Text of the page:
A novel payer-provider collaboration to improve hypertension control in the community pharmacy setting [abstract]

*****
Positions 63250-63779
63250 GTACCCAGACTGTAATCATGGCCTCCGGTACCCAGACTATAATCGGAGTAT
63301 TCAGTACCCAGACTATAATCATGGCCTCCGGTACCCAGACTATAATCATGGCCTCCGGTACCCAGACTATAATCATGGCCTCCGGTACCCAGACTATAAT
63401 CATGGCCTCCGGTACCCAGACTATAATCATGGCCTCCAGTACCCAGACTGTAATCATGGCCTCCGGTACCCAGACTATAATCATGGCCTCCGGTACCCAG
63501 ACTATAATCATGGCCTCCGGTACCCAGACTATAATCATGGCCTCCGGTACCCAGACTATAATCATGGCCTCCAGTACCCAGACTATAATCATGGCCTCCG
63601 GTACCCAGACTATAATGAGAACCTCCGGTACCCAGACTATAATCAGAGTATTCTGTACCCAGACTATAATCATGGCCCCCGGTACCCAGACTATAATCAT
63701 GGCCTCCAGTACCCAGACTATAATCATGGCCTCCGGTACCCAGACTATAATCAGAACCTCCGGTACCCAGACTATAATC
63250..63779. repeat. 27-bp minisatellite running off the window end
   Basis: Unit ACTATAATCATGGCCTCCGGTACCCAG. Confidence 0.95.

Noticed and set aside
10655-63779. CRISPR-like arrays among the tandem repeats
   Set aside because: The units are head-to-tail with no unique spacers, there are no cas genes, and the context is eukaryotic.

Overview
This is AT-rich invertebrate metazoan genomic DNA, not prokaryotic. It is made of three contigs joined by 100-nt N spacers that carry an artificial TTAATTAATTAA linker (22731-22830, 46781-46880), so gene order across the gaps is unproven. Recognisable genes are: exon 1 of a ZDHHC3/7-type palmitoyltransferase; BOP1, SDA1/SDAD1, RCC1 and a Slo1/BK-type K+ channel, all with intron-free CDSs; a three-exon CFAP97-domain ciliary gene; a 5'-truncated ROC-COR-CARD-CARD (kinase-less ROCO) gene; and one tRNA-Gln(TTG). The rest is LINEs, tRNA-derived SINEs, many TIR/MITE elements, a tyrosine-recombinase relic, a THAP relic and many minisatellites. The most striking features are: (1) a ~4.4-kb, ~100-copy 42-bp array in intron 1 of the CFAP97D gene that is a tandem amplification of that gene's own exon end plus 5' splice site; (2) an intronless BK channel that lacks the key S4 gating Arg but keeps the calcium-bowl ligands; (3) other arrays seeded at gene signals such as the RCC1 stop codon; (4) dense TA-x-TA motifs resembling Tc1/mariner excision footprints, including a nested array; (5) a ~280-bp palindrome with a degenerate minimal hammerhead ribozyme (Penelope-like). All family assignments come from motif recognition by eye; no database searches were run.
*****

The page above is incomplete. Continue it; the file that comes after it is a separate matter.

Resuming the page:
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Objective: The objective of this quality improvement pilot was to improve hypertension monitoring and management among members of a Midwestern health plan through an innovative community pharmacy partnership supported by a validated and interoperable blood pressure (BP) monitoring technology. Methods: Health plan members with a hypertension diagnosis and attributed to a regional community pharmacy chain based on prescription claims were invited by letter and face-to-face offer from pharmacists to participate in this service. Interested patients enrolled in the program at their participating pharmacy and were assigned a “smart card” for use with an in-pharmacy BP kiosk. Use of the card links patient readings directly with their electronic pharmacy record and with an online patient portal. Patients were encouraged to monitor their BP frequently. Pharmacists intervened with patients and prescribers as necessary to address adherence issues and to adjust therapy to reach BP goals. Before and after BP readings were assessed to determine the effect of patient self-monitoring and pharmacist intervention. Results: Fifty-six of 270 eligible patients (20.7%) were enrolled in the program. Of these, 45 (80.3%) monitored their BP multiple times throughout the pilot. Fourteen patients qualified for a pre- and post-assessment as defined as having uncontrolled BP on initial reading and multiple readings throughout the pilot. Of these, patients demonstrated a mean reduction in systolic BP of 11.2 mm Hg and diastolic BP of 8 mm Hg. Nine of 16 eligible pharmacy locations enrolled patients at their sites. Participating pharmacy locations enrolled a median of 3 patients (range: 1e22). Pharmacists documented tasks completed within consults, including communicating with prescribers, educating on adherence, and recommending therapy adjustment. Conclusions: The pilot demonstrated promising early results in a model that has potential to improve hypertension monitoring and management in a community pharmacy setting. Opportunities to increase patient and pharmacist engagement should be evaluated.